For this to have any affect at all, businesses and their leaders need to ‘walk the talk.’ Your purpose is mere words on a page until there is action behind it. For example, a business can say that its purpose is to create a fairer world for all, but this means very little if its board comprises only one predominant demographic, and if its female staff are not paid the same as their male counterparts. Clearly, a lack of diversity at a senior level and unfair compensation practices are in direct conflict with the organisation’s mission of fairness.
This is a very serious and big picture example, but infractions against a company’s values and purpose can occur daily in smaller instances. Authenticity matters. If a leader is to serve as a champion for the organisation’s mission and purpose, they need to ensure that their words match their actions. If your company has outlined its values, you need to ensure that both you and your team are meeting those standards of behaviour. If you state that you value inclusion, you must ensure that you give every member of the team a voice. If you value respect, it’s important that you are respecting your team’s boundaries and opinions, and that they are showing the same respect to one another.
This sends a clear message to your team that the company is serious about what it stands for, and thereby helps to build their faith in the organisation. Staff will find it easier to buy into a purpose if they see it being lived out every day. Leading by example is critically important to build this type of trust and to reap the productivity, motivation, and retention benefits that ensue.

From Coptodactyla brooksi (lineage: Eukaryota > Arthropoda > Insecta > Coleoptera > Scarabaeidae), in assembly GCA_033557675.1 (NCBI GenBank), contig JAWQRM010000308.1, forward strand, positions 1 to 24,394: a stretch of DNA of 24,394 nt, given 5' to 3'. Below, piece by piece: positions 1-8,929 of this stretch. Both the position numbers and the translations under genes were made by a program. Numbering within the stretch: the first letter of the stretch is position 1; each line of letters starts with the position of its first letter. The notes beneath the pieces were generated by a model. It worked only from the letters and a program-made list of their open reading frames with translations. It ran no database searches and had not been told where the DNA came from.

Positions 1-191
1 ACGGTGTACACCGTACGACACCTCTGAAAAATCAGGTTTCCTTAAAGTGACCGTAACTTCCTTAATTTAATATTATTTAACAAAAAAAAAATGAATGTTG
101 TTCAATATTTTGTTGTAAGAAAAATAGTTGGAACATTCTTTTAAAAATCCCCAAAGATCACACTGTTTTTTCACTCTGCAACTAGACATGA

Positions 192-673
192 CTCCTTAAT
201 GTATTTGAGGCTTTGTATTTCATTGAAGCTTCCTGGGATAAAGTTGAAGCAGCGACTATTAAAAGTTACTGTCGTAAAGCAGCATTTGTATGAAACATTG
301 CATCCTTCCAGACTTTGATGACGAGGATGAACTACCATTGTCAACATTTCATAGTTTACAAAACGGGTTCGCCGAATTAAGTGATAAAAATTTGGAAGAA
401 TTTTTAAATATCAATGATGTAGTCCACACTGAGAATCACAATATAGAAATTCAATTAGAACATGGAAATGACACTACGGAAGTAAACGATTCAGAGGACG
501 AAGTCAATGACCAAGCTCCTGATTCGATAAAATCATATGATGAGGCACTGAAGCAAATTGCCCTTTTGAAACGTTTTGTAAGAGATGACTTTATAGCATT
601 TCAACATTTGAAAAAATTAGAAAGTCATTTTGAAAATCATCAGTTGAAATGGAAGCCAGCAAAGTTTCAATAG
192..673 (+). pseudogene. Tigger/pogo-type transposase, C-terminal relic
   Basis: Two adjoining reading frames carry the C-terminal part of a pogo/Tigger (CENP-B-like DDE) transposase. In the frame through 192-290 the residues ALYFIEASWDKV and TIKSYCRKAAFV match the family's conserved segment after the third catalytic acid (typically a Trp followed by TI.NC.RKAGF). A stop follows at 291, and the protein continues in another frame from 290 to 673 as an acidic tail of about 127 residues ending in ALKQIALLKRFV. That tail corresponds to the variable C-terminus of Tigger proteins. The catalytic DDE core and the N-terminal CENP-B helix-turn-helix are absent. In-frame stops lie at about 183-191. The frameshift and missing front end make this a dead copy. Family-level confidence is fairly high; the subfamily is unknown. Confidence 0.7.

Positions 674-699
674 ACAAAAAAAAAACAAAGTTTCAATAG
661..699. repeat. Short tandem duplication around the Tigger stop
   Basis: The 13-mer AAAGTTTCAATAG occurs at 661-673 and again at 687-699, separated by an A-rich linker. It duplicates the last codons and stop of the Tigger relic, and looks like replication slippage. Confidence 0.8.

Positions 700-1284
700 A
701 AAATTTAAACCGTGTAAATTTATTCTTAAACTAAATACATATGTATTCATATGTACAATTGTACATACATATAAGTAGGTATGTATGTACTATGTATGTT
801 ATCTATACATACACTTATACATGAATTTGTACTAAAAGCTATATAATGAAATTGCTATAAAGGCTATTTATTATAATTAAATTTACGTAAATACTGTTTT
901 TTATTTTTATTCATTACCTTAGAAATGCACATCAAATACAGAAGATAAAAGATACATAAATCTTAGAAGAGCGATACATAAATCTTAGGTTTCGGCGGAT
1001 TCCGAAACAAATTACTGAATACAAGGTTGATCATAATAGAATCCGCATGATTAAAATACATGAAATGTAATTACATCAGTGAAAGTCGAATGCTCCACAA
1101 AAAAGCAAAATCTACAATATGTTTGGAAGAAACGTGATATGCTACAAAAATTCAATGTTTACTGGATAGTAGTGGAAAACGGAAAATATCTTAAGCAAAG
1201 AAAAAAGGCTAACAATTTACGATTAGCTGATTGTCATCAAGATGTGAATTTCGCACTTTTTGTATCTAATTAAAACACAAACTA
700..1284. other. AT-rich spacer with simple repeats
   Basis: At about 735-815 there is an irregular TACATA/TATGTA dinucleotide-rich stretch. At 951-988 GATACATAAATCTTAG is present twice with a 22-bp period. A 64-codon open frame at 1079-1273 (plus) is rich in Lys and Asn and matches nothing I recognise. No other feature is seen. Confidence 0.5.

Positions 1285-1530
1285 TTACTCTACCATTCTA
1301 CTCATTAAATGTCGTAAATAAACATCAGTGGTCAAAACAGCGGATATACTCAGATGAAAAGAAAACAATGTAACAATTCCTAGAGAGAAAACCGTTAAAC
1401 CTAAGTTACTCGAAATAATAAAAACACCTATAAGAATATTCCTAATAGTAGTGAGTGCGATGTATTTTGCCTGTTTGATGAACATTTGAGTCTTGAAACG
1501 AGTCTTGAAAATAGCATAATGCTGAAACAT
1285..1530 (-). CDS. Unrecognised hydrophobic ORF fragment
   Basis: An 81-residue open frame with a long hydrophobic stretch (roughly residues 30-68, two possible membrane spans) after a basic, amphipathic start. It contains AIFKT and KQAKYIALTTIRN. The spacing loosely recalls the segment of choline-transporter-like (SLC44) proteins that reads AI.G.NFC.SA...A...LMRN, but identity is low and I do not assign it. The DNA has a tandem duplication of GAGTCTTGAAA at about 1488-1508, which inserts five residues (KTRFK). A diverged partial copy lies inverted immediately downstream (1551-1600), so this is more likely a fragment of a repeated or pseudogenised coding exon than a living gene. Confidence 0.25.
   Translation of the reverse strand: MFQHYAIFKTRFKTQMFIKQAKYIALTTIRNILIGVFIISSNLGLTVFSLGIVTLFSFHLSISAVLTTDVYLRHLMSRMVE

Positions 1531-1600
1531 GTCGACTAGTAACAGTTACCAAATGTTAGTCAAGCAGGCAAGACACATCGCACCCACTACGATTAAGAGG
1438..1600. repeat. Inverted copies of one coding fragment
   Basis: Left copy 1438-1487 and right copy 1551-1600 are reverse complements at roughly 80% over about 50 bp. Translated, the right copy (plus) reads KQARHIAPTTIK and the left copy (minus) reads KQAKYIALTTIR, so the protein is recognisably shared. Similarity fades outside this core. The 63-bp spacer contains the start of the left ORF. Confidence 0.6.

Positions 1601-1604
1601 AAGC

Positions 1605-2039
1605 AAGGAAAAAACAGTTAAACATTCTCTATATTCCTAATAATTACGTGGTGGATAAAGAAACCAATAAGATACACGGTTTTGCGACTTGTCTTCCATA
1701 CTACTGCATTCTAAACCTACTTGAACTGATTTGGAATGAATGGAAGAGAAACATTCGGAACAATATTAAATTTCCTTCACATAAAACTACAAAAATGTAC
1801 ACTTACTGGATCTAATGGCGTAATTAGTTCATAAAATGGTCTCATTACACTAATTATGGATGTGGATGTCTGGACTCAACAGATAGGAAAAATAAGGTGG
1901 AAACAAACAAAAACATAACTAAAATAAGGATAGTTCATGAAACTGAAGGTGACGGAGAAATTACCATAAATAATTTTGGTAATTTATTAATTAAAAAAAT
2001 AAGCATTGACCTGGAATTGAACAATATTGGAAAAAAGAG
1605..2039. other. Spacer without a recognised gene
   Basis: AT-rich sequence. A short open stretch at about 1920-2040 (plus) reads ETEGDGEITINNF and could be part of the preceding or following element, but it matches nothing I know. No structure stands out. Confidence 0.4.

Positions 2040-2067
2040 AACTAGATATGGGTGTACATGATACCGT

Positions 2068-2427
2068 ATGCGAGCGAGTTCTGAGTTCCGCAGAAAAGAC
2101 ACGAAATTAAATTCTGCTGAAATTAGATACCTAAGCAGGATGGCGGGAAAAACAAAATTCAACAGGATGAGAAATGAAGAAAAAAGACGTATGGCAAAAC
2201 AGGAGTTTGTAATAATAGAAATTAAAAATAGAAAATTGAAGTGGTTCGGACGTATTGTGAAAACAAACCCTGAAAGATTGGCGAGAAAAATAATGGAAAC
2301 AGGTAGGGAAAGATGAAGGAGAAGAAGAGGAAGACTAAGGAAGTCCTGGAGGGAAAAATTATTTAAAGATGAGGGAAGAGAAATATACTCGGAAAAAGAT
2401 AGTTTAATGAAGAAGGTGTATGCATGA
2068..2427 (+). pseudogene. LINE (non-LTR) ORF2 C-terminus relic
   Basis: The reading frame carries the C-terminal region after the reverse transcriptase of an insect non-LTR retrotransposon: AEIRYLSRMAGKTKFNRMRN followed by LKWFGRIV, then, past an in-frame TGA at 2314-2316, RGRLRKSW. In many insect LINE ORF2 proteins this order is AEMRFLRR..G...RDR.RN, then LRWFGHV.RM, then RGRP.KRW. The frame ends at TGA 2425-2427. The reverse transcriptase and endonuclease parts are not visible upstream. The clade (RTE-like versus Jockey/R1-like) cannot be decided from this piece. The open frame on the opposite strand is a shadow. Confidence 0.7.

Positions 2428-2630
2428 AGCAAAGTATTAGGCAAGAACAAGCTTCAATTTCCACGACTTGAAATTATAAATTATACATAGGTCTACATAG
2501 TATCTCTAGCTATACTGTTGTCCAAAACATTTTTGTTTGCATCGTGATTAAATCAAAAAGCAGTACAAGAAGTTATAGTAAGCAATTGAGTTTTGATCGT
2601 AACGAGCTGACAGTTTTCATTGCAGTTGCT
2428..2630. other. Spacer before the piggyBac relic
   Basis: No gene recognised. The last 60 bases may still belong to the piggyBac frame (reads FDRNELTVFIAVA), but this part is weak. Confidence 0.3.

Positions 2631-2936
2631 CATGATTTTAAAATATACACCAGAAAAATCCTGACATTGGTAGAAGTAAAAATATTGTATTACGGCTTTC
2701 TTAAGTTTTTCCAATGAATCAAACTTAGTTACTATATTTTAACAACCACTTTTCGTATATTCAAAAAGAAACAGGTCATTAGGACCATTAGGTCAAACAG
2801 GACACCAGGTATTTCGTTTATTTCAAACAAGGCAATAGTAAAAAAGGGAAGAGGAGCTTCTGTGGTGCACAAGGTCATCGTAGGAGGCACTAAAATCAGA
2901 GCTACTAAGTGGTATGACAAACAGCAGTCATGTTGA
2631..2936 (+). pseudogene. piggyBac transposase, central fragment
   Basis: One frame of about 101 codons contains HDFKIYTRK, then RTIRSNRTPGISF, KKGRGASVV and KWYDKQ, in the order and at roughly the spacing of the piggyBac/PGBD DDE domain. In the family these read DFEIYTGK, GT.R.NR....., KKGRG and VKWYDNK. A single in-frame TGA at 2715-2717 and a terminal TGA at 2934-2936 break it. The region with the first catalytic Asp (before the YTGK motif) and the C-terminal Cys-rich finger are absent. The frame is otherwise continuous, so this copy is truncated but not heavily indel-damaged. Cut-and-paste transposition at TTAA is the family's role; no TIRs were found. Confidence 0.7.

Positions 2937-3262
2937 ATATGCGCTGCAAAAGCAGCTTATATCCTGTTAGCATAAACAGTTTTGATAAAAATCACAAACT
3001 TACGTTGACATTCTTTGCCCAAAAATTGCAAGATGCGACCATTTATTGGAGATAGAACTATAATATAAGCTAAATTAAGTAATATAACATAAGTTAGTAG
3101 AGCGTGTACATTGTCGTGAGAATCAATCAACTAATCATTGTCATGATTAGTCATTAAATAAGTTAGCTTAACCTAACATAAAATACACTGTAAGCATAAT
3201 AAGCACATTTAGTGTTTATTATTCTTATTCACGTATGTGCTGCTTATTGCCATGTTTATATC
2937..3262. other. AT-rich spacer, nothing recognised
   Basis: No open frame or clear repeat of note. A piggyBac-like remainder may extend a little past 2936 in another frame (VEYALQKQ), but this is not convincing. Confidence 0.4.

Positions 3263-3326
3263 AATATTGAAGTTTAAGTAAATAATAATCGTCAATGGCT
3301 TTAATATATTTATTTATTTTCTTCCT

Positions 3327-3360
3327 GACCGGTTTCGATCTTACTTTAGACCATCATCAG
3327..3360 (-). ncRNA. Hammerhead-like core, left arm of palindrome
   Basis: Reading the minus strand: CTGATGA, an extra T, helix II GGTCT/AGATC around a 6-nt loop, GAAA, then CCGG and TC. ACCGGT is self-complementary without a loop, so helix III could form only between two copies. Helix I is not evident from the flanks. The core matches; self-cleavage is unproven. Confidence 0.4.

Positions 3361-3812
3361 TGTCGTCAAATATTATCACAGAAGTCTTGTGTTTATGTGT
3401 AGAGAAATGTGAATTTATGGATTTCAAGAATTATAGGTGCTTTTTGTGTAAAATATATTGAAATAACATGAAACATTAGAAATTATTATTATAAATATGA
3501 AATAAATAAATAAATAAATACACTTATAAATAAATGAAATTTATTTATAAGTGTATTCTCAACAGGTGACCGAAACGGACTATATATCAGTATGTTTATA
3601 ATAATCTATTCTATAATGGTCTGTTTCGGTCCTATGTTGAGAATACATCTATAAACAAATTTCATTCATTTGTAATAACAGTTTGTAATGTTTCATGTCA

Putting this into practice post-COVID will be challenging for many leaders. Reinforcing purpose on an individual level and creating that sense of alignment and unity is more difficult whilst staff continue to work remotely.
While it is essential for staff to have a clear idea of where the organisation and its leadership stands in terms of values and purpose, it is equally important that each individual team member understands the role they play in that. This understanding of individual impact will help staff find their place within that bigger picture.
Operationally, this links back to the standards set by management. Leaders need to continue holding their team to those same behavioural principles even when outside of the office. Examples would include allowing everyone a chance to speak on video calls or monitoring team correspondence to ensure that teams maintain respectful for one another.
At Rialto, we work closely with teams to help staff gain an understanding of the impact they make on the organisation, and to understand where they can improve. Often, issues can be swiftly resolved through better communication from leadership. Managers need to have conversations with their staff about the purpose of the organisation, the contributions each team member makes towards furthering that purpose, and the values and standards of behaviour that every person in the organisation is held to.
One of the clearest indications of walking the talk is a company’s willingness to invest in its own people. Taking the time to ensure that everyone is aligned, on board, and motivated is the best way of ensuring that a company is living out its own purpose. Leaders should ensure that they are authentic in their words and actions and are leading by example. Hold staff to the right standards, but make sure they each understand what contributions they can be valued for, how to make those impacts, and how this all fits into the greater purpose of the organisation. That way, you build a team that truly believes in the work that they do, and who are willing to stand by the organisation, its customers, and its wider stakeholders.